|System: PS3, Xbox 360|
|Dev: Koei, Omega Force|
|Pub: Namco Bandai|
|Release: June 28, 2011|
|Screen Resolution: 480p-1080p||Fantasy Violence, Mild Language|
by Angelo M. D’Argenio
Dynasty Warriors has always been a "safe" game franchise. If you pick up a DW title, you can be pretty sure you are going to be hacking your way through wave after wave of defenseless soldiers. Every Dynasty Warriors title follows pretty much the same formula. Kill some dudes, capture some territory, kill a boss, and repeat. So the only thing setting these games apart is the window dressing used to frame the entire conflict. So far this year we have done the Dynasty Warriors thing with warriors in ancient Greece, samurai in Japan, and our good old friends from Romance of the Three Kingdoms. Now we have my personal favorite—giant robots—in the recent release of Dynasty Warriors: Gundam 3.
The story of DWG3 should be familiar to anyone who has read or written bad fanfiction in the past. All the Gundams and Gundam pilots across the many Gundam universes have been transported to a mysterious alternate dimension. In this strange warped world, they have nothing better to do than form alliances and kick the crap out of each other. To the story's merit, the game does a good job at smudging the line between good and evil. You see, each character experiences the events of the story in a different way. There are over fifty characters to unlock, and when you play as one of the villains you realize they aren't as crazy as you once thought.
But you really won't be paying attention to the story in DWG3. Instead, you'll be focusing primarily on the gameplay, and the characters take center stage there as well. Not only will you be unlocking characters as you go along, but you will be leveling them up as you complete missions. The game has that familiar almost-an-RPG feel to it, with money and experience being earned rather quickly until the endgame. You can actually use your money to increase your characters' stats by training them in DWG3, and this is great way to get low-level characters caught up to ones you've used the whole game, or to push your main characters to even further levels of absurdity.
However, characters aren't the only thing you have to take into account in DWG3. You can also mix and match the giant robots they pilot, and there are over seventy to collect. At the beginning, characters are limited to using the Gundam they start with, which is usually the Gundam they pilot in their anime of origin. However, defeated enemies have a chance to drop "plans," which allow you to build their Gundams for yourself and take them for a spin.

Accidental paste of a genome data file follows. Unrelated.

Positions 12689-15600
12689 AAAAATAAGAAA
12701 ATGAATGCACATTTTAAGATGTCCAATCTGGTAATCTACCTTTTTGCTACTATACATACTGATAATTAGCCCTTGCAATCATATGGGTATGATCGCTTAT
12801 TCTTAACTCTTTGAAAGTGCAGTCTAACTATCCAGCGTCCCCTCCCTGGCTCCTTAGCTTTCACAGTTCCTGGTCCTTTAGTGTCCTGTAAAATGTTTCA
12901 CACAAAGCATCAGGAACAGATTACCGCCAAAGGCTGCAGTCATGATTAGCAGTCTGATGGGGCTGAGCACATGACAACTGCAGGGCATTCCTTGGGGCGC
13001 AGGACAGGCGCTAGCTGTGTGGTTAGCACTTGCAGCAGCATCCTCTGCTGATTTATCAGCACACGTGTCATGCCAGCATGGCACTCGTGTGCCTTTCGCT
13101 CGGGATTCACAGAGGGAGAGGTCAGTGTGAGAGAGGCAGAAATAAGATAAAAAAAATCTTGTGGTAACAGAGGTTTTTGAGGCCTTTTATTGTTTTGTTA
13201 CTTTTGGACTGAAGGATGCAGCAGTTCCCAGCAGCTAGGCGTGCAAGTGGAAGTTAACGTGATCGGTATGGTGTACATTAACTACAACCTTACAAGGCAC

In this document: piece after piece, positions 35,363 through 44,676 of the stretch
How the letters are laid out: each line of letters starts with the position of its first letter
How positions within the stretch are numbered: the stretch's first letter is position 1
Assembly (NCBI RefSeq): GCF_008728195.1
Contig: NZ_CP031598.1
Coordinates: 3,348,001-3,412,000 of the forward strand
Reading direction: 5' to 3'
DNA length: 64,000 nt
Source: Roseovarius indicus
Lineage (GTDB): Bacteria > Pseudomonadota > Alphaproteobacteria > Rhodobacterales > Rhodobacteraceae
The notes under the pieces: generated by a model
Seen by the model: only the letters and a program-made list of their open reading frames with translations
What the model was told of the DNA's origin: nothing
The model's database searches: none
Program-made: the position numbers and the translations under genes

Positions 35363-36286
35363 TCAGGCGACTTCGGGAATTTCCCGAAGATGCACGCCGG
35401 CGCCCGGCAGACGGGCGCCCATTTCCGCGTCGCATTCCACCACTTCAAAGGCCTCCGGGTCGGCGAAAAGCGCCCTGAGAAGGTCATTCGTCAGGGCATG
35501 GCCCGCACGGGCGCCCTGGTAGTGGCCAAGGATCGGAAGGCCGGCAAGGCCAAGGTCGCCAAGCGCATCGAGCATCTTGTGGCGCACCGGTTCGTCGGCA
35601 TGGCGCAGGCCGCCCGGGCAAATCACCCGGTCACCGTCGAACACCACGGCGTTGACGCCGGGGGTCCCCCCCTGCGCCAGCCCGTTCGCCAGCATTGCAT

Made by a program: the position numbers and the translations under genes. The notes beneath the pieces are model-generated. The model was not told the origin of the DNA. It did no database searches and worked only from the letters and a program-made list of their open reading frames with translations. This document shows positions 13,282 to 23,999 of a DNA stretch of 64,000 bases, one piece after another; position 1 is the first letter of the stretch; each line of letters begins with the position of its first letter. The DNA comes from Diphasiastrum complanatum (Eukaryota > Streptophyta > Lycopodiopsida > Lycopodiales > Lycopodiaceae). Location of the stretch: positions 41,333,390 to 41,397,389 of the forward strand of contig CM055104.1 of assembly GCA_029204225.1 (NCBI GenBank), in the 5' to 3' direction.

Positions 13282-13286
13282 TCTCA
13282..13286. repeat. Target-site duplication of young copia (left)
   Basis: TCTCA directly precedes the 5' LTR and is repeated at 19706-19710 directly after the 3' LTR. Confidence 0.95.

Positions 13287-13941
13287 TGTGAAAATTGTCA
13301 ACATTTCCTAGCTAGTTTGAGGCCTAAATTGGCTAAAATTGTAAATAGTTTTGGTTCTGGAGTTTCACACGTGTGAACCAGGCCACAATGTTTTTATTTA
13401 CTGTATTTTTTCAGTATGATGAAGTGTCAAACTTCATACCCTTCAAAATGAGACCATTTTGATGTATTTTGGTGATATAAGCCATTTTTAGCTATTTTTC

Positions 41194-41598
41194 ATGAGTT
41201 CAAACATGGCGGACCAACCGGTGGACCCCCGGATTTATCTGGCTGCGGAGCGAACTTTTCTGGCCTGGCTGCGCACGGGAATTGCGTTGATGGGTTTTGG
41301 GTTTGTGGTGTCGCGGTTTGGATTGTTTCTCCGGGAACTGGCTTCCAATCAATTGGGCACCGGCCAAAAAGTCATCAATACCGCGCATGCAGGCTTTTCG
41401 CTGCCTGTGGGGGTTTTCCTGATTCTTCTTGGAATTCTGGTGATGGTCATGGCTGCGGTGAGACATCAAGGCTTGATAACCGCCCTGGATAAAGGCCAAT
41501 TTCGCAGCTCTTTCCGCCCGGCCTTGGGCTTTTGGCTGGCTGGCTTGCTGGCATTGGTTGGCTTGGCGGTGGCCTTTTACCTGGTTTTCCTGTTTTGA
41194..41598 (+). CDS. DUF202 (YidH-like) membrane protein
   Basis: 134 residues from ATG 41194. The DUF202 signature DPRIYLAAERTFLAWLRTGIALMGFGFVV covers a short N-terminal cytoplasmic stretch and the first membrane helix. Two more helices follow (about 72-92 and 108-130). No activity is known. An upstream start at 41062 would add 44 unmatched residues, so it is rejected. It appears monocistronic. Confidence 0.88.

Each Gundam has its own stat layout and a limited number of "upgrade slots" that you can use to alter those stats. You can find better plans with better stats for a Gundam you already have, giving the game an almost Diablo-like loot-quest feel to it. Each Gundam also has a limited list of pilots that can use it, but you have the option to buy "liscenses," which allow other members of the cast to climb into the cockpit. Eventually, you will be mixing and matching pilots to Gundams in order to make your own personally designed killing machine.
The core gameplay of DWG3 is, as I said before, pretty much the same as every other Dynasty Warriors game that has come before it. You control a leader in one army facing off against another army. A.I. troops and fellow generals will continuously travel about the map, facing the enemy in any territory they enter. Like a good anime character, it's up to you to turn the tide of battle by applying your crowd-killing prowess in the right place at the right time. Kill enough peons while staying in a territory long enough and you'll capture it. Capture enough territories, and you eventually will go up against the enemy's generals. If you defeat their generals and capture their base, you win. But if the same happens to you, then you lose.
DWG3 mixes the formula up a little by adding unique territories to the mix that give you a special benefit when you capture them. For example, one of these territories acts as a teleporter, allowing you to get around the map at high speeds. Another gradually heals your troops and fellow generals. There are even missile bases that, when captured, periodically rain burning death upon your enemy's territories. To succeed in any given mission, it pays to study the map and go for these key territories first, because if your enemy captures them, you could soon have burning death raining upon your own troops.